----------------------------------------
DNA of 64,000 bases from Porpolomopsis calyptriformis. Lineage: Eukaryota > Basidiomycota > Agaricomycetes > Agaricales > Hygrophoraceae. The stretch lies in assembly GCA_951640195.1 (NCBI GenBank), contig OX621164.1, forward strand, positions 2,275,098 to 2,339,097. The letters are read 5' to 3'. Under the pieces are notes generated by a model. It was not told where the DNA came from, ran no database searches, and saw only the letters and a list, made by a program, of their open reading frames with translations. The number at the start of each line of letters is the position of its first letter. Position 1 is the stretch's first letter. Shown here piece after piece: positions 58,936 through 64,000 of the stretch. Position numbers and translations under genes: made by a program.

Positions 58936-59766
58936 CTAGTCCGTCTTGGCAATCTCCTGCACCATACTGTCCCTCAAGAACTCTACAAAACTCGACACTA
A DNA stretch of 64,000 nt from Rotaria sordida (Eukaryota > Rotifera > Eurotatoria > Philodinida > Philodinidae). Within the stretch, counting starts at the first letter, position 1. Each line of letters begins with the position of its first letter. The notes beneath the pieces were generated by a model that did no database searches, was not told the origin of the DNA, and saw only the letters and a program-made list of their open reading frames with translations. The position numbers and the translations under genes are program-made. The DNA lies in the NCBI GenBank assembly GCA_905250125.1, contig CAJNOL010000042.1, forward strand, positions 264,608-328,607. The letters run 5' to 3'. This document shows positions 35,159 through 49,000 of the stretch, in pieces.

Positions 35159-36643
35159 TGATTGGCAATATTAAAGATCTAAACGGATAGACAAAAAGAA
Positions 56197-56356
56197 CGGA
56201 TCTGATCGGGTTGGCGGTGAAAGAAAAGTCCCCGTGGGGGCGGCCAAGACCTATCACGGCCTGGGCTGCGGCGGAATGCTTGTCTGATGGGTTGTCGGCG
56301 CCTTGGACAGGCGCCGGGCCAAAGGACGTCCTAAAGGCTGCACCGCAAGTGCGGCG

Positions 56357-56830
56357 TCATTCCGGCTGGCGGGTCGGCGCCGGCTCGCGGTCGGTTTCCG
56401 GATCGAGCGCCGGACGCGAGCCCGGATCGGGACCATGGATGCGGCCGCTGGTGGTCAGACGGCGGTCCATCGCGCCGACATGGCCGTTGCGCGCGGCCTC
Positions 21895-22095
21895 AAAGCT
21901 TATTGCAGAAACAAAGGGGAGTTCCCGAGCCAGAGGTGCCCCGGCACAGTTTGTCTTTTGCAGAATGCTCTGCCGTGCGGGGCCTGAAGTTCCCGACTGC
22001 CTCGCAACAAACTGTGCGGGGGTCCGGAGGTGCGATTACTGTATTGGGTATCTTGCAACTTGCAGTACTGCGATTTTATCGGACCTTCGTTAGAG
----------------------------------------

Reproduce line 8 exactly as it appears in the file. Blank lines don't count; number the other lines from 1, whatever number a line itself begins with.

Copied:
56197 CGGA